One thing is clear: if the Emotional Neglect goes unchecked, it will eat away at the heart of the couple’s love and passion, eroding that magnetic chemistry that brought them together in the first place. They are likely, after decades of living like this, to end up feeling more like roommates than love mates.

How To Prevent Emotional Neglect In Marriage

  1. Ask yourself this question once every day: “What is my partner feeling right now?” Simply focusing on your husband or wife’s feelings will help you begin to tune in to him/her emotionally. You do not have to be right. When it’s possible, follow up your guess with a question to your spouse such as, for example, “You look frustrated right now. Are you?” Or, “You seem a little sad today. What’s going on?”
  2. Make quality time together. Emotional Neglect is not dependent upon the quantity of time. It’s all about the quality. Quality time requires a true connection, like walking and talking about something meaningful; not just taking a walk together. Bring up something you’re worried or concerned or hurt or angry or sad about. Talking with your partner about something that has feelings connected to it will deepen your connection.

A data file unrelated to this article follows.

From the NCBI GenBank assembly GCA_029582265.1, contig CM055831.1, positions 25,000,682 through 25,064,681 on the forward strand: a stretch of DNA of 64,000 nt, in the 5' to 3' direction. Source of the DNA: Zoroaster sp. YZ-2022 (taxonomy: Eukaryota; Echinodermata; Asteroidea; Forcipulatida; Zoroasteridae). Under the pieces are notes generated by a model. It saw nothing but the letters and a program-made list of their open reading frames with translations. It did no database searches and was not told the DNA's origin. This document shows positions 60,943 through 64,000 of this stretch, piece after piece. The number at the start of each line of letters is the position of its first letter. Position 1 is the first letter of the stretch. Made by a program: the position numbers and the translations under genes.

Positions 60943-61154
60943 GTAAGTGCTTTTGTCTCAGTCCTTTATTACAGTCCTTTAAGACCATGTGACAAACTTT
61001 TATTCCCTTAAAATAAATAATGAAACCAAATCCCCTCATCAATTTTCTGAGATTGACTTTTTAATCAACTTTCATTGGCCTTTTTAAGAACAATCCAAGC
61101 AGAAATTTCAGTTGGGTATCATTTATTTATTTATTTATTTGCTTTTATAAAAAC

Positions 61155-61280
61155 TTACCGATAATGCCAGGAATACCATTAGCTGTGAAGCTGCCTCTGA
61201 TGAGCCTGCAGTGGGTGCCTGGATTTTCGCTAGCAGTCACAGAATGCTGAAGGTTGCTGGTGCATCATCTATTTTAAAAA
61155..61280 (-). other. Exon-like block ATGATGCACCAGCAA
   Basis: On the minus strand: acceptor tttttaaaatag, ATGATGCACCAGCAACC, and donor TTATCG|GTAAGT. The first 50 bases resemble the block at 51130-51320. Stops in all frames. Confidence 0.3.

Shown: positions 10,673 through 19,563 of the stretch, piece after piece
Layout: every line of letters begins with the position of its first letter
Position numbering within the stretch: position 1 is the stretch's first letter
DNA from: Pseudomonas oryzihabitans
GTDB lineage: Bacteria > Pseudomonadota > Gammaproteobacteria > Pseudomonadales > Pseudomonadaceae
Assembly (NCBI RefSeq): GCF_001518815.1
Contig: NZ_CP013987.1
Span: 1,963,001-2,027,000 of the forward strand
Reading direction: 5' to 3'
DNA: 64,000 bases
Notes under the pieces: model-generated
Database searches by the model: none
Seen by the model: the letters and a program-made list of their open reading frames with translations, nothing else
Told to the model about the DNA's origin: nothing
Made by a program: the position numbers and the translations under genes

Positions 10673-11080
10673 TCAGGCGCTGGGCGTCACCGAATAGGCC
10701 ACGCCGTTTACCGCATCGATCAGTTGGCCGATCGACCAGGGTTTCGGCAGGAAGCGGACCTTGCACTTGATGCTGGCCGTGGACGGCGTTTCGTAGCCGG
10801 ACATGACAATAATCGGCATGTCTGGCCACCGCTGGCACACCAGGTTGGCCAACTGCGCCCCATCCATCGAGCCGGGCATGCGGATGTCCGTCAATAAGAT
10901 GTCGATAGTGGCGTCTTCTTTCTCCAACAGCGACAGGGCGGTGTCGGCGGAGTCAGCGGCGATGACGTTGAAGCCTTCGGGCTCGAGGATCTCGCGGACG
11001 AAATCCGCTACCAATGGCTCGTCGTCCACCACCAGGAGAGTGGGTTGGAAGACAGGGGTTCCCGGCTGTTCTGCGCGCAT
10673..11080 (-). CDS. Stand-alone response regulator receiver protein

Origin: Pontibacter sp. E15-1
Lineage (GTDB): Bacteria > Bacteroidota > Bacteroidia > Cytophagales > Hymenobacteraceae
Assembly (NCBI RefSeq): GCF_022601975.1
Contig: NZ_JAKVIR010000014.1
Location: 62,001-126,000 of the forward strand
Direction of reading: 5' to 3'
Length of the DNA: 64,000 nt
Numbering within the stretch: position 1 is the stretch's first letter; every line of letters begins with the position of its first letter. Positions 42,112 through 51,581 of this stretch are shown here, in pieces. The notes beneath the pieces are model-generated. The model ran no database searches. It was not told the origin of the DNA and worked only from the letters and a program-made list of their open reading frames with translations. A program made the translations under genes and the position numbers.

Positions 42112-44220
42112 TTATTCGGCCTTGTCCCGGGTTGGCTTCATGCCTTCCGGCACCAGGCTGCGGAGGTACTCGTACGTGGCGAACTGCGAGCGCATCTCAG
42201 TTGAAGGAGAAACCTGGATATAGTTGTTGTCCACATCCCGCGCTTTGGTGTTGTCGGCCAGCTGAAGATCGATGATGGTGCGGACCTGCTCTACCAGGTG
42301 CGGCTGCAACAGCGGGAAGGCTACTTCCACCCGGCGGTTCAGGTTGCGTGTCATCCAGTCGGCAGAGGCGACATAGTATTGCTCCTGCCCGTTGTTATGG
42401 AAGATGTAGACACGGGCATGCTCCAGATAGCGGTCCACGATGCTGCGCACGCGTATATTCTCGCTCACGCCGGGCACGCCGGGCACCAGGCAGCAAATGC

3. If you feel lonely in your marriage, tell your partner. The worst thing you can do is try to “protect” your partner by keeping silent about what’s wrong or what is missing for you. Tell your spouse how much you love him, and then explain that you want a more meaningful, intimate connection. If your spouse has no idea what you mean, have her read about Childhood Emotional Neglect on this blog or EmotionalNeglect.com. If she begins to understand what this means, and how it applies to her, it will open doors for you and your spouse that you never imagined were possible.

Strive to notice when your partner is upset.

Be sure to ask, “What’s wrong?”

Always give an answer when your partner asks, “What’s wrong?”

Address the problems between you in a direct and honest, but caring and compassionate way.

Accept that conflict is a healthy part of every strong relationship.

Voice your anger to your partner so it will not have a chance to fester.

Do your best to notice and respond to your partner’s emotional needs.